Four U of T global projects get almost $1-million funding injection from Connaught Fund

Photo of Marc Cadotte
Marc Cadotte, a biological sciences professor at University of Toronto Scarborough, is receiving $242,500 to set up a Global Urban Biological Invasions Consortium (photo by Ken Jones)

Global research in blockchain technology and using theologies to help build more inclusive societies are among four University of Toronto projects sharing almost $1 million in funding from this year’s Connaught Global Challenge Award.

The internal award, funded by the Connaught Fund, supports new collaborations involving leading U of T researchers and students from multiple disciplines, along with innovators and thought leaders from other sectors.

The Connaught funding will help these programs get off the ground and boost efforts to find external funding to further develop solutions to global challenges, as well as create new research-oriented academic programs.

“The Connaught Global Challenge Award is unique,” said Vivek Goel, U of T’s vice-president of research and innovation. “It fosters cross-disciplinary research, harnessing the university’s incredible depth and breadth of expertise to come up with truly innovative, groundbreaking solutions.

“Once again, we have been amazed by the tremendous creativity and desire of U of T’s scholars to work together to tackle some of the world’s most challenging and complicated global problems.”

The recipients of this year’s Connaught Global Challenge Award are:

Marc Cadotte, a biological sciences professor at University of Toronto Scarborough, is receiving $242,500 to set up a Global Urban Biological Invasions Consortium.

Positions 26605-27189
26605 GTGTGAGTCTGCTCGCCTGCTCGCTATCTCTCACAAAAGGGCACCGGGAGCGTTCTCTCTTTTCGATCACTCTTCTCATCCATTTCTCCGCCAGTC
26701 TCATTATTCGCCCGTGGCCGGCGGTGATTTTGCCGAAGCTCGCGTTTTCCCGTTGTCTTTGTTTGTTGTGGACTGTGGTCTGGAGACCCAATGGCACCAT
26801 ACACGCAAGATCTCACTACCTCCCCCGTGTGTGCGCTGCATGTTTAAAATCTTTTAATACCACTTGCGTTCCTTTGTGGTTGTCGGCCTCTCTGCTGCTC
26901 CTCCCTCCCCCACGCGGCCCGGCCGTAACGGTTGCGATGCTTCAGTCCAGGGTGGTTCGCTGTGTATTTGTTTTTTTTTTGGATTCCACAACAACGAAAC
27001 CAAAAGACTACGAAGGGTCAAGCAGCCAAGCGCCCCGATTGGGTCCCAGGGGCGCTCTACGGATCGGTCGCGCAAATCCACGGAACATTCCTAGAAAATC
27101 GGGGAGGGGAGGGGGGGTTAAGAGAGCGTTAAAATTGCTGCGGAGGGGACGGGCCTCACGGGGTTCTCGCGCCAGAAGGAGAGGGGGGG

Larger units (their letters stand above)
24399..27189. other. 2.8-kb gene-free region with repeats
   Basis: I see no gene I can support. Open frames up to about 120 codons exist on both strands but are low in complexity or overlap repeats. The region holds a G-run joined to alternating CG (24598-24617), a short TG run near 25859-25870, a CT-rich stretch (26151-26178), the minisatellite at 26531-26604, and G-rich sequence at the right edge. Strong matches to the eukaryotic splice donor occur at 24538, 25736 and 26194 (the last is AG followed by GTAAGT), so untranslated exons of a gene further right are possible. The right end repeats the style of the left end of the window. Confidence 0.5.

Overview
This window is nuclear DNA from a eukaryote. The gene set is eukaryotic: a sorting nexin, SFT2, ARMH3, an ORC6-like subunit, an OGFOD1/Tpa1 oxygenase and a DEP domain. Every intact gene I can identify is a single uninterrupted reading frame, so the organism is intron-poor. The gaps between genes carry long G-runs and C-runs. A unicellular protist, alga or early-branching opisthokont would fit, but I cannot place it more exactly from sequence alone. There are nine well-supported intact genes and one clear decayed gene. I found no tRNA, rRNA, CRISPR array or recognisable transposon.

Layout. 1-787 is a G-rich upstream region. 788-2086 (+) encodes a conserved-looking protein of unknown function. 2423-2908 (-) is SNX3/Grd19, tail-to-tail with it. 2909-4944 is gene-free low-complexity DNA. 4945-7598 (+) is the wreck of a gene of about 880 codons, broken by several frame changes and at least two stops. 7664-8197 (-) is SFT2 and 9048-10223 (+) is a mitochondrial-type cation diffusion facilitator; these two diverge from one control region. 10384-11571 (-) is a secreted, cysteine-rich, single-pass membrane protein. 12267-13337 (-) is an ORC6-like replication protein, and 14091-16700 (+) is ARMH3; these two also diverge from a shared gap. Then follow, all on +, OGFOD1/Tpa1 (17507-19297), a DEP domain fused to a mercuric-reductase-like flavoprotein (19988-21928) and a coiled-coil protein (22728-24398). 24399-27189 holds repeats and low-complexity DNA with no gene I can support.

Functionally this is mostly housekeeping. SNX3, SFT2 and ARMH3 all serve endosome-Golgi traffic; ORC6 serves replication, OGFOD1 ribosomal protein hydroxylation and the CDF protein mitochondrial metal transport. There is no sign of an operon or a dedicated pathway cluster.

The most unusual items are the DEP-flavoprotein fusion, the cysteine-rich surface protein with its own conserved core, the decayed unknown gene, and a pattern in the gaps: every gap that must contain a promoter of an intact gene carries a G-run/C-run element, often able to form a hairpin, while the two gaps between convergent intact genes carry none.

The consortium will oversee a network of projects and collaborations to determine the magnitude of invasion economic and ecosystem impacts in cities around the world.

Understanding invasive plant and animal species – and how best to tackle them – is largely based on insights from natural habitats, yet urban ecosystems differ radically because of the human population. Researchers will study a number of issues including how political, economic, trade, and environmental differences among cities influence how vulnerable they are to invasive species.

His team includes U of T researchers Marney Isaac, department of physical and environmental sciences and the Centre for Critical Development Studies at U of T Scarborough, and the department of geography; Daniel Silver, department of sociology at U of T Scarborough; Scott MacIvor and Nicholas Mandrak, department of biological sciences at U of T Scarborough and the department of ecology and evolutionary biology; Sara Hughes, department of political science at U of T Mississauga; Marc Johnson, department of biology at U of T Mississauga and director of the Centre for Urban Environments; Marie-Josée Fortin, department of ecology and evolutionary biology; Sandy M. Smith, Faculty of Forestry; and Liat Margolis, John H. Daniels Faculty of Architecture, Landscape, and Design.

In addition, there are external collaborators from research groups in 30 different cities from 19 different countries. The cities are clustered into regional hubs led by Myla Aronson (Rutgers University); David Richardson (University of Stellenbosch); Ingolf Kühn (Martin-Luther University Halle-Wittenberg); Petr Pysek (Institute of Botany, Academy of Sciences of the Czech Republic); Rafael Zenni (Universidade Federal de Lavras); and Inderjit Singh (Delhi University).